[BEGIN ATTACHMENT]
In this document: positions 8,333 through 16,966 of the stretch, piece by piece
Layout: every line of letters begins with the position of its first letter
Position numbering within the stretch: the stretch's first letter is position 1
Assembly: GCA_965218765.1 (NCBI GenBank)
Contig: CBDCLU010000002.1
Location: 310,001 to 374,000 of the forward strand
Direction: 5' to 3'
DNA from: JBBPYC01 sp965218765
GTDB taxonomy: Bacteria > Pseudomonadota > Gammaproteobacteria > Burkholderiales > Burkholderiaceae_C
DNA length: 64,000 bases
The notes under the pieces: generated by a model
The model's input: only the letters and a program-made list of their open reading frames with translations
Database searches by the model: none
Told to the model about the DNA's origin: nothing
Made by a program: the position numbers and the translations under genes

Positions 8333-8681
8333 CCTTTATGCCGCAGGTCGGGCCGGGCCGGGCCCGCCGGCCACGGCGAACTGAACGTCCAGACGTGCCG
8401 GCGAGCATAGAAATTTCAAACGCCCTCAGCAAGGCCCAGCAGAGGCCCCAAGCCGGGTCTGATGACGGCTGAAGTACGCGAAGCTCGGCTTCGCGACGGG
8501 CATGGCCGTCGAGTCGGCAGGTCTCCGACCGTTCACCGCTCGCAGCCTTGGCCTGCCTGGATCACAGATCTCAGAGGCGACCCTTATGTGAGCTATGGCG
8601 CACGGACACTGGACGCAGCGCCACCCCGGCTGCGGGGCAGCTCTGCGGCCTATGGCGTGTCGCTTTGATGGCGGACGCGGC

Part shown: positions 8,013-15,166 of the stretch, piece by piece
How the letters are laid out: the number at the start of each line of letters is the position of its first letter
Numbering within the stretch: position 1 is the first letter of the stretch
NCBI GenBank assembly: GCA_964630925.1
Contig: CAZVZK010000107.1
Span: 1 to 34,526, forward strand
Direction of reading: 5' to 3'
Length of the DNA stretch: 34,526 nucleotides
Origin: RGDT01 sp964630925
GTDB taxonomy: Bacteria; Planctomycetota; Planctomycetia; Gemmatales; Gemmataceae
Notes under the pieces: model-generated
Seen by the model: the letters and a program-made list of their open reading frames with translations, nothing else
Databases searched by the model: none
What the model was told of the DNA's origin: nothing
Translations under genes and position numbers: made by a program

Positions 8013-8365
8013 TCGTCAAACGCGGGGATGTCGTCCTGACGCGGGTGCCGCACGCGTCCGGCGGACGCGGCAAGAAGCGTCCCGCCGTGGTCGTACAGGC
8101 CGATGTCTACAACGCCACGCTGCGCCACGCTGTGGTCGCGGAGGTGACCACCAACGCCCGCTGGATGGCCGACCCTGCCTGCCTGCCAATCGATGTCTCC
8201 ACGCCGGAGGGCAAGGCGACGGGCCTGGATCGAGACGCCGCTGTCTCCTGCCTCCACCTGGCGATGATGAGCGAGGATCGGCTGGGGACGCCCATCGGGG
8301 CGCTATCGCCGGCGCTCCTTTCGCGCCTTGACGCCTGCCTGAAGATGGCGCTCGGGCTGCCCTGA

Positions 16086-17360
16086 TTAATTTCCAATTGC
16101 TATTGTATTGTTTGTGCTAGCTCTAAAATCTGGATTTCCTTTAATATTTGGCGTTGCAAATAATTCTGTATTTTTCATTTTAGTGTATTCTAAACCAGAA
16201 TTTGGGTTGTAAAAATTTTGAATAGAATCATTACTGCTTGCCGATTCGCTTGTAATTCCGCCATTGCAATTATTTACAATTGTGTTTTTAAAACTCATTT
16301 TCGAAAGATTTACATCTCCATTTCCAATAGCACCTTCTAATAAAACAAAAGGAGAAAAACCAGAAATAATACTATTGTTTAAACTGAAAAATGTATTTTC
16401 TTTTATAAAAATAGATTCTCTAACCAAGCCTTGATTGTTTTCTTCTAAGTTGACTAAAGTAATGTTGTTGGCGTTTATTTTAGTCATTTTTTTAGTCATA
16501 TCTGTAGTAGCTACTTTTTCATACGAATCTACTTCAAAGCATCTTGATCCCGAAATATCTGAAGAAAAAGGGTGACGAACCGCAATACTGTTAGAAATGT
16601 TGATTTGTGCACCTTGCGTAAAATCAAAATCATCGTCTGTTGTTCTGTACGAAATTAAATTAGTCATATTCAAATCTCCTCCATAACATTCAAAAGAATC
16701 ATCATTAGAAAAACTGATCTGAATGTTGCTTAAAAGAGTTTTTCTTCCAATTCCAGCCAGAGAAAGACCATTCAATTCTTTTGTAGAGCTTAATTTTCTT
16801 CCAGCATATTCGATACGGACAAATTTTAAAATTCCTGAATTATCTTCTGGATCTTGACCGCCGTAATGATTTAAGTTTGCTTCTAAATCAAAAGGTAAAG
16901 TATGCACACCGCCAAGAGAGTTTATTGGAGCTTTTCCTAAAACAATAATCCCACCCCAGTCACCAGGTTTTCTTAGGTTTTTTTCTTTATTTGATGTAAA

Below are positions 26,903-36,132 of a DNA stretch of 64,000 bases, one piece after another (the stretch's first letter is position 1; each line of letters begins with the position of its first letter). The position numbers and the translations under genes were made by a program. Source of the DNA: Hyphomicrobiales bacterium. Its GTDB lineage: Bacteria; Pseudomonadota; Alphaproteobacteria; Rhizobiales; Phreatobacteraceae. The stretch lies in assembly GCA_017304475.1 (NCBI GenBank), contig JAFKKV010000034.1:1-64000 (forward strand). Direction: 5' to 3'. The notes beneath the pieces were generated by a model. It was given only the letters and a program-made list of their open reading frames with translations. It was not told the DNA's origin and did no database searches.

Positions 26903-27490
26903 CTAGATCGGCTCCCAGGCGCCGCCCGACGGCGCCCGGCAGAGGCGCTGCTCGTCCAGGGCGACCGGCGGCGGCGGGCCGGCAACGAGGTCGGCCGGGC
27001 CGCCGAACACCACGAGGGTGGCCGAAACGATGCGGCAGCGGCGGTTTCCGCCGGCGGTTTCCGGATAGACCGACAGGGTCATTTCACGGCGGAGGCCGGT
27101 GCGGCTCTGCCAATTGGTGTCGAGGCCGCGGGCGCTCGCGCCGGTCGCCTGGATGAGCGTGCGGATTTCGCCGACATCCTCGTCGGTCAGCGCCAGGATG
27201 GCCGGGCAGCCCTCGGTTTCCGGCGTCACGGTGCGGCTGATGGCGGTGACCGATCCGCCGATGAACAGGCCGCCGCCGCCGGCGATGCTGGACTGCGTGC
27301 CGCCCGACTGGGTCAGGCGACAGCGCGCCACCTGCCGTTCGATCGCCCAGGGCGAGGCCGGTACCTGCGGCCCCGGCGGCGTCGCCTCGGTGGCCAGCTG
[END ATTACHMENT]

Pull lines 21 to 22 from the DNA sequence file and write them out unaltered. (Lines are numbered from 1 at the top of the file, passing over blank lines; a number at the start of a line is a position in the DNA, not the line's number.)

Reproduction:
Part shown: positions 8,013-15,166 of the stretch, piece by piece
How the letters are laid out: the number at the start of each line of letters is the position of its first letter